By: Elizabeth Rahavi, RD Date: 1/28/10
We talk a lot about mindful eating on this blog because it’s a concept that resonates with a lot of the health professionals and nutrition communicators here at the IFIC office. However, we recognize that mindful eating can be a hard thing to get your head around if you are not working in the food, nutrition, and health world 24/7 or have strong interest in these matters.
How Mindful Eating Works
Brian Wansink, PhD, director of the Cornell University Food and Brand Lab has done research showing that the average person makes over 200 decisions about food everyday. That might sound like a big number, but when you breakdown all of the small decisions that are centered on eating one meal, you can begin to see how all these food decisions add up. These decisions can include things like this:
? I wake up in the morning, brush my teeth, wash my face, watch the morning news and think to myself, “am I hungry?”-1st decision.
o Answer: Yes!
? Okay, so I think to myself, “how hungry am I?”-2nd decision.
o Answer: sort of hungry.
? Now, I’m off the couch and in the kitchen staring at the food that is available for me to eat, and I start thinking, “how much work do I want to put in to making this meal?”-3rd decision.
o Answer: Its breakfast, not much.
? Breakfast is the most important meal of the day, it gives me energy. I have a lot of things to that will require mental focus and energy throughout the day so I think to myself, “I need healthful food to eat!”-4th decision.
Okay, I’m a dietitian so that last one probably isn’t something that most folks think about, but that’s the point of mindful eating-to tap in to these small decisions and find ways to make eating and physical activity a healthy easy thing to fit in to your lifestyle.
A “Mindless Eating” Case-in-point
You are at the movie theatre on a Friday night date and you’ve just finished a nice dinner out. As you enter the theater lobby you see and smell the popcorn, and because you always have popcorn when you go to the movies, you mindlessly head over to the counter and buy some popcorn. In the theatre under dark lights, hugging your main squeeze, and distracted by the latest blockbuster, you end up eating the whole bag of popcorn.
Hopefully this illustrated how easy it is to eat more than you need to when you aren’t thinking about these small food decisions.
Tips to Becoming a “Mindful Eater”
Becoming mindful eater takes time and is not something that happens overnight. Here are a few things that you can do to help yourself become more aware of the food decisions that you make throughout the day.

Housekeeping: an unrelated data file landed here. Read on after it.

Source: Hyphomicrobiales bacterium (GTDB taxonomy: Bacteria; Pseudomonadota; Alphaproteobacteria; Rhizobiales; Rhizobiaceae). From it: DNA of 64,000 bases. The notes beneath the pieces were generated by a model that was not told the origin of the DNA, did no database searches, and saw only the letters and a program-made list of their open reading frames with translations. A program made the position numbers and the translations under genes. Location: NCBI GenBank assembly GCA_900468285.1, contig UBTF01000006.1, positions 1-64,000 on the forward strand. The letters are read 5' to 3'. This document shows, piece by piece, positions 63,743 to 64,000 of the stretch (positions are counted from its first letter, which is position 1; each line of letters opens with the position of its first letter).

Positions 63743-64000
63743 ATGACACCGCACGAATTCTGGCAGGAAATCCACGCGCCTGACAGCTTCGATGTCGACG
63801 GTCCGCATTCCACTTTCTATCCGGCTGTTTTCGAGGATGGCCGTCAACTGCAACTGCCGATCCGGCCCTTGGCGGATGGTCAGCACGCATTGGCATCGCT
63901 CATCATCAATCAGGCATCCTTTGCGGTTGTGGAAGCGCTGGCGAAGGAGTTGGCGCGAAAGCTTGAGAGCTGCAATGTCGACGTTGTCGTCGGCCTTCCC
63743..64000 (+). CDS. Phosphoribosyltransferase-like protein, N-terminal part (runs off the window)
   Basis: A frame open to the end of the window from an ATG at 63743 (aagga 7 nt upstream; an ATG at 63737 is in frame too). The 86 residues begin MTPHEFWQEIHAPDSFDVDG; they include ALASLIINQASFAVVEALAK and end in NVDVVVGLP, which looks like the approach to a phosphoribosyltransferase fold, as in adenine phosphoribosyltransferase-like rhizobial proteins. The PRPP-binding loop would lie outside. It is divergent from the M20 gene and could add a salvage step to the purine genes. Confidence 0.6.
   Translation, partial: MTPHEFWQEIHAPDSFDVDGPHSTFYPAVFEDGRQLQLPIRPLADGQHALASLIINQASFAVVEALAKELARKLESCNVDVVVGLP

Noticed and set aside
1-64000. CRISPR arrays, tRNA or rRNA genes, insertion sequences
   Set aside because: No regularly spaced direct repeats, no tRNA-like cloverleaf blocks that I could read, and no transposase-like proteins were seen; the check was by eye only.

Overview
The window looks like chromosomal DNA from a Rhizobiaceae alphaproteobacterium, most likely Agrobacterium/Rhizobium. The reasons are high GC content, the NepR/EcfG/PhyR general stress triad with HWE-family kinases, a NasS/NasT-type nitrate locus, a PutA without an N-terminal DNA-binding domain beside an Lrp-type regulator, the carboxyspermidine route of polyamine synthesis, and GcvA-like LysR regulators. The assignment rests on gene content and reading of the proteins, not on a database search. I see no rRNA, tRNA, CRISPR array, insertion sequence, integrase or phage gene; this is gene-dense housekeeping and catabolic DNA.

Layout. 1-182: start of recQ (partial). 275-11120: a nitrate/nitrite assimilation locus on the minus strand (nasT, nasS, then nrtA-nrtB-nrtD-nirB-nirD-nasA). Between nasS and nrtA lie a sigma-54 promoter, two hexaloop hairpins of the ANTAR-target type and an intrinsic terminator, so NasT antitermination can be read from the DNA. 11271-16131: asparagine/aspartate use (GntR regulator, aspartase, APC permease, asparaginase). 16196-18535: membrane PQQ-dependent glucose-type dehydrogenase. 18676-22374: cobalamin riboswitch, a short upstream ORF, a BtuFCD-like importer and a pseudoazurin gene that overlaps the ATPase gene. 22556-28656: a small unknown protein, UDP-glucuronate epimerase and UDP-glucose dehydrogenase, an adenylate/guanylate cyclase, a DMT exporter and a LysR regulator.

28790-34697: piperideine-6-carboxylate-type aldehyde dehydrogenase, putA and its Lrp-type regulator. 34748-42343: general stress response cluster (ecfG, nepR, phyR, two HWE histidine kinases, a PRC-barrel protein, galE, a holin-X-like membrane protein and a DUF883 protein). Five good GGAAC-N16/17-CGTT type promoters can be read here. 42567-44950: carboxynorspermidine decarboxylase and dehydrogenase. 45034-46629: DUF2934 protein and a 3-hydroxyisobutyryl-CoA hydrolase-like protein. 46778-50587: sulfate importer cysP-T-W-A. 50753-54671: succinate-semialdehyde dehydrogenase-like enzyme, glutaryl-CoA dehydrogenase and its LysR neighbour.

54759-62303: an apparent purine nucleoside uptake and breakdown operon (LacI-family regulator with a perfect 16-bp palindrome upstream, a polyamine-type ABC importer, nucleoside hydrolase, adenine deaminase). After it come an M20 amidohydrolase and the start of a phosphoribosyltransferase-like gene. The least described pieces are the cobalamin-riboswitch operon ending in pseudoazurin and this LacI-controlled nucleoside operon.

? Slow down the pace of your eating. An easy way to do this is by putting your fork or spoon down in between bites or take time to have a conversation with the people that you are eating with.
? Sit at a table when you eat your meals. When you eat in front of a distraction (like a movie or a television set) you can end up eating more than you need to because you are not aware of just how much you are eating.
? Become aware of your hunger cues. I don’t know about you, but when my tummy growls I know its time to eat! The key is to be mindful about how much I should eat at each meal. On a scale of 1 to 10 (with one being starving and ten being stuffed like Turkey on Thanksgiving) you should be eating when you are between a four and eight. You never want to be too far to any extreme. Eating when you are starving can cause you to make less than ideal decisions about how much and what type of food to eat. On the flip side, if you eat when you are stuffed, than you probably don’t need the extra food.
? Taste is king, when deciding what to eat, but you’d be surprised how often people eat food that doesn’t taste good. I love warm, soft, and buttery chocolate chip cookies, but not every chocolate chip cookie tastes that way. I can often tell just by looking at a cookie if it’s going to live up to my ideal. If it’s not going to be a contender for Cookie of the Month, than it may not be worth the calories to eat it.
? Engaging all of the senses when you eat. If you find yourself wanting to hold your nose to eat something, it may be better to find something else to eat.
? Use a food journal to keep track of how you’re eating effects your mood. This can help you become aware of the times that you eat out of boredom, depression, or for other emotional reasons that you may not be aware of.
These are just a few things that you can do to become a mindful eater. Are you already doing some of these things in an effort to manage or lose weight, tell us about it!